Concert Ticket Scam
In 2006 there was a brief flurry on the TV news and in the papers about fake concert tickets. A momentary fuss was raised, and a lot of people were shown to be out of pocket. Then the reporters moved on to fresher items, and many people probably assumed it was over.
However, it hadn't. Many people had spent hundreds of pounds for tickets that had never arrived, and in many cases had no hope of retrieving the money. There have been no stories of prosecutions, and in April 2007, the Daily Mirror printed a story that one of the problematic companies, Ticket Tout Ltd., which went bankrupt reportedly owing well over a million pounds to its customers, had started up again under the name Londonticketmarket.com - which, in spite of its name, was based in Cyprus.
How the Scam WorksYou might want tickets for a show by a very popular act, but can't get through to buy them. Or they might have been sold out for weeks and you want to go, especially if you can get great seats.
For a price well over that which the tickets had originally sold for, these companies claimed they could get you those seats. They had tickets available. However, after you'd paid - and the bill could run into hundreds for the tickets alone, apart from any hotels you might need to book - the tickets didn't' arrive.
Calls to the company would sometimes go unanswered or, depending on which company, there would be claims of problems. Sometimes the phone number would be in a different country, in some instances as far away as Hungary.
Where there were excuses, they'd continue, and the tickets still wouldn't arrive. Often there'd be claims that a company representative would meet customers outside the venue. But, of course, no one would ever arrive.
How to Avoid the ScamThe simplest way to avoid the scam is not to use ticket agencies like these. Buy only from official agencies. However, realistically speaking, that's not always possible. But before paying well over the odds for tickets, investigate the company. Where is their office? Do they have a landline number in this country? These should be listed on their website, and the address should be a proper street address, not a P.O. Box.
Take the time to check these things. Run a web search to see if there's any adverse criticism of the company. Look around to see what other tickets for the show are on offer by other companies - you might find them much cheaper elsewhere. If one company is offering plentiful tickets although the concert is sold out, be very suspicious. If you do decide to buy, purchase with a credit card. That way, in the event you're scammed, you'll have a better chance of recouping your money.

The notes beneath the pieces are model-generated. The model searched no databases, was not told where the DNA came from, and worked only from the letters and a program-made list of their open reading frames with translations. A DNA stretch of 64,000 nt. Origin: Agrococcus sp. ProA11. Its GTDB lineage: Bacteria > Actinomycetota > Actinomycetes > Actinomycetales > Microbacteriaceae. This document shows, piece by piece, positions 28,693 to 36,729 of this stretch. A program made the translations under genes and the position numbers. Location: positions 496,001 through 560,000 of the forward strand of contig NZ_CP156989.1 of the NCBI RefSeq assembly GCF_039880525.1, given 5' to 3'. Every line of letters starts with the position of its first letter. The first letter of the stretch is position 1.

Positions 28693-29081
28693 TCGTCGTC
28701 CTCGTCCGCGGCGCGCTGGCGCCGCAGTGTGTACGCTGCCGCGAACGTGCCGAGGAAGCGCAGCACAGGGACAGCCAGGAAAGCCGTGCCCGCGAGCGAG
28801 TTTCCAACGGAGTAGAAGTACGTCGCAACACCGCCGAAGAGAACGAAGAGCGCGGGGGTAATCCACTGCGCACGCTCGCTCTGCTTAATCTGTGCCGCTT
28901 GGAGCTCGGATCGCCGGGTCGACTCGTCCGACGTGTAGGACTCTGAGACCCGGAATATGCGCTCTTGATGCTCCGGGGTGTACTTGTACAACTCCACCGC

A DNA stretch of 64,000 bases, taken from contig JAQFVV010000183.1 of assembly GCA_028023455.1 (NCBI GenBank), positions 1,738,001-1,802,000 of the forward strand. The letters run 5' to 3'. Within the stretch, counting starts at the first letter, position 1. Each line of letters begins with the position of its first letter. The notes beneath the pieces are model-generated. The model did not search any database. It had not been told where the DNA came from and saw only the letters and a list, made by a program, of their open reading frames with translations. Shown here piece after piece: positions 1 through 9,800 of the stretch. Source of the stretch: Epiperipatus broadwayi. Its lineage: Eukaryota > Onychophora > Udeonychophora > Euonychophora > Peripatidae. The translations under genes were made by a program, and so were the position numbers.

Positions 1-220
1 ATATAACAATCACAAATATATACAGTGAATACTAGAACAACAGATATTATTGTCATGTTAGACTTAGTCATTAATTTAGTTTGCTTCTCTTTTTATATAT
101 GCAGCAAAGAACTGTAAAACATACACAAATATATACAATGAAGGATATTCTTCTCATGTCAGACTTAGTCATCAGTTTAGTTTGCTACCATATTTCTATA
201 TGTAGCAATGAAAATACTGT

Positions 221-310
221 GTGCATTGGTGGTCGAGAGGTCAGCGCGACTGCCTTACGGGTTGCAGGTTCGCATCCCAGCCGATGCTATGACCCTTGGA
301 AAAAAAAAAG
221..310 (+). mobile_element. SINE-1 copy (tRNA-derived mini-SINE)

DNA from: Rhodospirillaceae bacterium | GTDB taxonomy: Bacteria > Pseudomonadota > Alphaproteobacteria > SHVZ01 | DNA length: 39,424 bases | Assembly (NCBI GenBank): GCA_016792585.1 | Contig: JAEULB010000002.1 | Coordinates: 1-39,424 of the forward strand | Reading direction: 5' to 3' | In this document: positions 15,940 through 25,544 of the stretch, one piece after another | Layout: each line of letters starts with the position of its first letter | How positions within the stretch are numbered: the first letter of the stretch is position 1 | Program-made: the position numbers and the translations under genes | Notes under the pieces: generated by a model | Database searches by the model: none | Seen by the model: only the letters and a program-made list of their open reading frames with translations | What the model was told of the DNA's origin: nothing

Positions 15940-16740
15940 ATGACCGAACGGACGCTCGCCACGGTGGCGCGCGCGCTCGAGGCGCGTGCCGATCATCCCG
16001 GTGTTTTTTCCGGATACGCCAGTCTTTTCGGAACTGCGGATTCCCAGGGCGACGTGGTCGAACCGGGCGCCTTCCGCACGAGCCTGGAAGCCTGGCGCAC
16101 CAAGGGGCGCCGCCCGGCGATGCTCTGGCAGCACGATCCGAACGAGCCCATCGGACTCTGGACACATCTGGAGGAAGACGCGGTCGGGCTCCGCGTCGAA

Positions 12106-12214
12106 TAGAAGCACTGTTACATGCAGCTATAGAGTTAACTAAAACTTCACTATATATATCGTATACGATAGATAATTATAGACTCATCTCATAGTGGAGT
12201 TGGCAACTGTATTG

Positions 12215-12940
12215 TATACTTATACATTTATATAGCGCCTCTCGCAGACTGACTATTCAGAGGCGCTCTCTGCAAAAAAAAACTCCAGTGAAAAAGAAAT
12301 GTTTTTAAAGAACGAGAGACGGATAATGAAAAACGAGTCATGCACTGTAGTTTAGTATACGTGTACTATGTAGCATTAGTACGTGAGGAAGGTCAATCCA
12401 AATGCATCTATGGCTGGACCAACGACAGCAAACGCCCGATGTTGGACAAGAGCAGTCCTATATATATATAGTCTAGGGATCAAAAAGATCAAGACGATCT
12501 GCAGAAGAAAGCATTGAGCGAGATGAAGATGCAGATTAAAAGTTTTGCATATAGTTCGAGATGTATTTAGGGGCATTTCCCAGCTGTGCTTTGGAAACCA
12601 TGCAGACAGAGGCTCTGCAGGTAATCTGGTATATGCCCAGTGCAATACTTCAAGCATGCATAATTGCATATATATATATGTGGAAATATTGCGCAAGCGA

Only purchase from a site that offers encrypted payment. You'll know because the site will show a closed padlock at the bottom of the payment page and the URL (web address) at the top of the browser window should begin https:// rather than http://, the "s" meaning secure. Before you purchase, be very clear on refunds in case the event is cancelled, how and when the tickets will be delivered, and what seats you're buying.
Also, be very way of buying tickets for concerts at online auction sites. All too often these are scams and you'll never receive your tickets.
Spotting Fake TicketsFake tickets are certainly common enough, especially for big events. The problem can be telling the real from the counterfeit. But as ticket companies make their products more and more complex to foil the fakers, it has become a little easier. They employ techniques like holograms and foil printing. But unless you know what the real ticket looks like, that’s not a great deal of help to you.
A good rule of thumb is not to buy from touts and to be very wary of tickets offered for sale in online auctions. If possible, see a real ticket before purchasing elsewhere, so you have a basis of comparison.
Check the back of the ticket – these will usually contains the terms and conditions. Printing throughout should be crisp and clear. Be aware of any special features on the ticket, such as a hologram or watermark and check before buying.
Some promoters use bar codes; however, these are easily copied. Thermal printing is another item to look for. It’s quite distinctive and not easily duplicated. In some cases, like Glastonbury, the promoter has gone to the length of having the purchaser’s picture embedded in the card.
As with many things, taking time to research a little can save you not only money (tickets for sold-out events and festivals can change hands for ridiculous sums), but a great deal of heartbreak.
If You've Been a VictimSadly, if you're a victim, there's very little recourse. If you've paid by credit card and spent over £100, you should be able to get your money back, although it might prove to be a lengthy process. Otherwise, if you paid by Switch, for example, your chances of seeing the money again are slim.
You can report the company to Trading Standards, who can take action towards closing down the company if there are numerous complaints. If the company is still trading and is based in the UK, you can take them to small claims court to try and reclaim your money.